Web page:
Johnston County, North Carolina teacher refuses to wear face mask at school



Courtesy of Joe Preston

A Johnston County high school teacher has been sent home for refusing to follow the school district’s requirement to wear a face mask to school.

Aurora Preston, an English teacher at South Johnston High School in Four Oaks, says it should be her constitutional right to wear a face mask. She faces up to nine weeks of unpaid leave and could lose her job due to her decision not to hide on campus.

“It is not the job of government agencies to dictate when and where it is appropriate to use the rights granted to me as a US citizen,” Preston said in a statement Wednesday. “It is their job to uphold the Constitution which grants these rights to all citizens at all times.

“If anyone doesn’t agree with this position, they would be right and it’s wonderful to have that choice to do so.”

The school district said in a statement Wednesday that it would not comment on confidential personnel matters. The statement said the decision to require masks to be worn indoors by students and school employees was based on guidelines from health officials.

The district said employees can request accommodation to the face mask requirement. But Joe Preston, Aurora’s husband, said she would not be eligible for medical accommodation. Even if approved, she would have to wear a face shield as opposed to a face shield.

Health officials recommend face masks

The Johnston County School Board originally voted on July 29 to make face masks optional. But the board voted on Aug. 10 to require the masks – joining more than three dozen North Carolina school districts that have overturned their decision to make the masks optional.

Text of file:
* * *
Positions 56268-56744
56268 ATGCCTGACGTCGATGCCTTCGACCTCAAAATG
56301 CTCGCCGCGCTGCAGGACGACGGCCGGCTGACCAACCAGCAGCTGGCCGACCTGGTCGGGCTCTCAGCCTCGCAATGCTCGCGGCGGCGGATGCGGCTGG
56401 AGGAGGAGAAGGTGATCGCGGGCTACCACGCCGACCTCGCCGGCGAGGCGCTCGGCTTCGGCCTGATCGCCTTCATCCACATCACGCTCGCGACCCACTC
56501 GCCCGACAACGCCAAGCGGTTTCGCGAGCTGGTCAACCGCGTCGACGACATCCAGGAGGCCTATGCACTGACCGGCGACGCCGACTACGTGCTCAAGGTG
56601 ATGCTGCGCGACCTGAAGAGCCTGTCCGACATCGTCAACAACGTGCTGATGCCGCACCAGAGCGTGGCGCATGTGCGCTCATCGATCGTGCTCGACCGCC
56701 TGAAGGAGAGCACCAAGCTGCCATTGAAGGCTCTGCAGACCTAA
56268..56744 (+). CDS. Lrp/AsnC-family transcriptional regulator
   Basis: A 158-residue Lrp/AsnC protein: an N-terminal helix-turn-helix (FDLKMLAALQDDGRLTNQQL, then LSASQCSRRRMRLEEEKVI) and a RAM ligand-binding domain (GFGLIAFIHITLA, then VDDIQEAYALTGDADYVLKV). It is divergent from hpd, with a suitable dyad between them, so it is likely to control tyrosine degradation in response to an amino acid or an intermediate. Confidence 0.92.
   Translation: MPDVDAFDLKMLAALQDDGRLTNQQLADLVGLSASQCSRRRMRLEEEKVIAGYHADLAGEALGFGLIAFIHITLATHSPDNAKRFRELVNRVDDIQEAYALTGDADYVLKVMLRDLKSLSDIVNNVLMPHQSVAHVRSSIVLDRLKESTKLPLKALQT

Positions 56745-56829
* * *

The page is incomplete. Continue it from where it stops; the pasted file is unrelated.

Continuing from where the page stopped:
As of Wednesday, 90 of the state’s 115 school districts were requiring face coverings.

Preston had worn a face mask last school year, but now she says she doesn’t think they work to slow the transmission of COVID-19. His Facebook page contains statements such as “I trust my immune system. My body, my choice. Freedom to choose.

Groups such as the state Department of Health and Human Services, the American Academy of Pediatrics, and the Federal Centers for Disease Control and Prevention say the masks are effective and recommend requiring that they be worn in schools.

Aurora Preston, an English teacher at South Johnston High School, stands in front of her class. She refuses to follow the Johnston County school system’s requirement that face masks be worn in schools. Courtesy of Joe Preston

Preston showed up without a mask last week for a day of teaching work at South Johnston to prepare for the new school year. She was told to stay alone in her classroom for several hours before being sent home.

Nine weeks without pay

Preston’s exact employment status is uncertain. Joe Preston says the district told his wife she was on unpaid leave and that after nine weeks her employment status would be reviewed.

A spokesperson for the school district said Preston was still an active employee, but would not say if she is on unpaid leave.

Preston doesn’t quit. She also does not plan to put on a mask. At the request of friends, Joe Preston said they set up a GoFundme page to collect the $ 6,000 the family could lose while they are on unpaid leave for two months.

“It’s not about the masks,” Joe Preston said in an interview Wednesday. “It’s about government control over individual freedom. This is how we personally feel about it.

“We believe a mandatory vaccine is on the way, which she obviously will not comply with.”

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T. Keung Hui has been covering Kindergarten to Grade 12 education for the News & Observer since 1999, helping parents, students, school staff, and the community understand the vital role education plays. North Carolina. Its main focus is Wake County, but it also covers education issues statewide.

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